Several commercial cellular carrier networks failed during Hurricane Sandy, whereas most public safety LMR systems remained operational. This is largely due to the fact that public safety LMR sites have backup generators and have been hardened to endure severe weather—precautions that commercial carriers do not currently provide. Tahir Khan therefore calls on FirstNet to avoid relying too heavily on commercial cellular networks just to save money, since focusing on network resiliency will do more to save lives.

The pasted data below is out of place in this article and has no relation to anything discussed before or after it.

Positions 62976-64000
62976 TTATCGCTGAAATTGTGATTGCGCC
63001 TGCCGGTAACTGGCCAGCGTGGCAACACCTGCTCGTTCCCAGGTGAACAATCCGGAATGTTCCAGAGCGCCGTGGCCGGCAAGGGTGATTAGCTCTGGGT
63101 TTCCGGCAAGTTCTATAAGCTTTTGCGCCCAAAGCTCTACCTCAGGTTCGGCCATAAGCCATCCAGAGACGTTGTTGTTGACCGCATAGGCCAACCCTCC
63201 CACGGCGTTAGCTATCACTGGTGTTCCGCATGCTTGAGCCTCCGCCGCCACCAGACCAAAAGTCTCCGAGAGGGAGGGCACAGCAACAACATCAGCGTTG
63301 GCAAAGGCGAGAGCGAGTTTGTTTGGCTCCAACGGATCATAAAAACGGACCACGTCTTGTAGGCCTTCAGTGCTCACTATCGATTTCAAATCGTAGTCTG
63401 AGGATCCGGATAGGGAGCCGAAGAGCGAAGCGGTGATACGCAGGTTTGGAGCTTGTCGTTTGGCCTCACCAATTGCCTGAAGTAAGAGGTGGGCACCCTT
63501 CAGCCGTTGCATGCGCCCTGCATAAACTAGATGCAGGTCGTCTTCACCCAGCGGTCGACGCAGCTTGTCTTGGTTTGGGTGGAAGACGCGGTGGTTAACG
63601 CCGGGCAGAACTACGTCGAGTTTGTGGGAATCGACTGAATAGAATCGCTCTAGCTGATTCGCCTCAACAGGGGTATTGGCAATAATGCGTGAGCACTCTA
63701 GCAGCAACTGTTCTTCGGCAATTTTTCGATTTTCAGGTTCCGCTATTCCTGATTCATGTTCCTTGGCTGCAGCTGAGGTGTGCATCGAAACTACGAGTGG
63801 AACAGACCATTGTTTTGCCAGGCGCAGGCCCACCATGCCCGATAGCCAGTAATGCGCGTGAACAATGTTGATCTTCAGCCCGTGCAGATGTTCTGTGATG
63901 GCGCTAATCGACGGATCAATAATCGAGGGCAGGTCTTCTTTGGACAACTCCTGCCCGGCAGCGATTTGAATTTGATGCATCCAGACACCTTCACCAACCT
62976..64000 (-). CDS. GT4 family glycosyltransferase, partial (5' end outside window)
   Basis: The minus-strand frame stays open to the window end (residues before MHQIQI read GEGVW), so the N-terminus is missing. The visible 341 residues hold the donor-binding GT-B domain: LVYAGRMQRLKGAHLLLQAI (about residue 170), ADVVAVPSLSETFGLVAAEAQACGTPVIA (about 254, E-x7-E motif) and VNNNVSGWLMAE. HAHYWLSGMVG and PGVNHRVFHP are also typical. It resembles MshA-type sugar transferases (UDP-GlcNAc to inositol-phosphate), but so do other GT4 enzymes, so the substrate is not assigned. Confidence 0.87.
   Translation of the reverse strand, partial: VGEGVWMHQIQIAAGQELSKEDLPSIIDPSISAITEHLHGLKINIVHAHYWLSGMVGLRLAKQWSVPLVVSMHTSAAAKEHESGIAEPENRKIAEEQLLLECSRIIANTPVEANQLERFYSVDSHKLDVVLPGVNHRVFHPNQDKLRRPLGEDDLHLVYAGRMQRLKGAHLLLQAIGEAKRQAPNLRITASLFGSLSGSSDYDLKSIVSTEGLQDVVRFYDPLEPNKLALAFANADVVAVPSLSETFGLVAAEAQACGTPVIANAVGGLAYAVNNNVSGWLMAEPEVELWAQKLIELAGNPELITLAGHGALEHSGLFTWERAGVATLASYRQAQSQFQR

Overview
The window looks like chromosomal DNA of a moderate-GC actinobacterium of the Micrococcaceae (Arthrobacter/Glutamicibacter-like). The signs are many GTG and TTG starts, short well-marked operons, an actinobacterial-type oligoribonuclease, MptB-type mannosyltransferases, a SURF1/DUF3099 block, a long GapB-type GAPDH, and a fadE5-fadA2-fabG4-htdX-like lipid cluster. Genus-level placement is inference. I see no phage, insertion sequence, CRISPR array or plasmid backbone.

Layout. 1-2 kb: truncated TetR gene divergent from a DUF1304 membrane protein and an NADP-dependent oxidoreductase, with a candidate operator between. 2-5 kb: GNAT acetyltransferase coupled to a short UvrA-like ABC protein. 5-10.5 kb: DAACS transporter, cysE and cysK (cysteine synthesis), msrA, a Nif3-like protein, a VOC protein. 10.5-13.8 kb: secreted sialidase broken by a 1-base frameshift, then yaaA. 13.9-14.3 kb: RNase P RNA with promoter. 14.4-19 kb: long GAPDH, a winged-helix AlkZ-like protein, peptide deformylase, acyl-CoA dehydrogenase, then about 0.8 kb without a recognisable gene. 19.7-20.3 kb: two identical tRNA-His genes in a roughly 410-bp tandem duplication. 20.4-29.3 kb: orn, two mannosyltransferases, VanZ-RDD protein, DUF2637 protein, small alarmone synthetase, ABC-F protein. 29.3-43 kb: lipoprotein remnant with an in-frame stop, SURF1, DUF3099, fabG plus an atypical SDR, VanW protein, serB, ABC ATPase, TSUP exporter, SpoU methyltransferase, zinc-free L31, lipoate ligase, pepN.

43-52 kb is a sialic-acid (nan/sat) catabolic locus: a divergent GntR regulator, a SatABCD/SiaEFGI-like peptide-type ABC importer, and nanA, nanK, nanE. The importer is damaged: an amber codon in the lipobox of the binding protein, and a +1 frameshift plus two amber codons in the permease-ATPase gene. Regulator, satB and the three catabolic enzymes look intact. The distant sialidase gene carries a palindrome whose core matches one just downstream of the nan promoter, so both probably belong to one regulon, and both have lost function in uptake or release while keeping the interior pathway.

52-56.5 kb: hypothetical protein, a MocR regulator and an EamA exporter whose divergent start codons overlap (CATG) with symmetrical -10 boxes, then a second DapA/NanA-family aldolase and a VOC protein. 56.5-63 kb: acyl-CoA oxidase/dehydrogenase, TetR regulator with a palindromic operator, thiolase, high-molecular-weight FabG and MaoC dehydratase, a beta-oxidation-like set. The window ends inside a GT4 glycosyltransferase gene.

- The initial $7 billion in funding will be insufficient to deploy a private LTE network.
- Khan advocates a “build, own and operate” plan that would allow carriers to charge public safety agencies and raise more money for network deployment.
- Public safety entities would be able to share a joint core network infrastructure while utilizing independent sites.
Food for Thought
- Cellular carriers are starting to experiment with adding Voice Over LTE (VoLTE) to their services, which drains smartphone batteries at a faster rate, hindering public safety’s ability to reliably use private networks.
In addition to FirstNet’s desire to coordinate public safety’s use of private LTE networks domestically, they may also want to be mindful of international developments that could affect how the US coordinates with it’s neighbors on border-related issues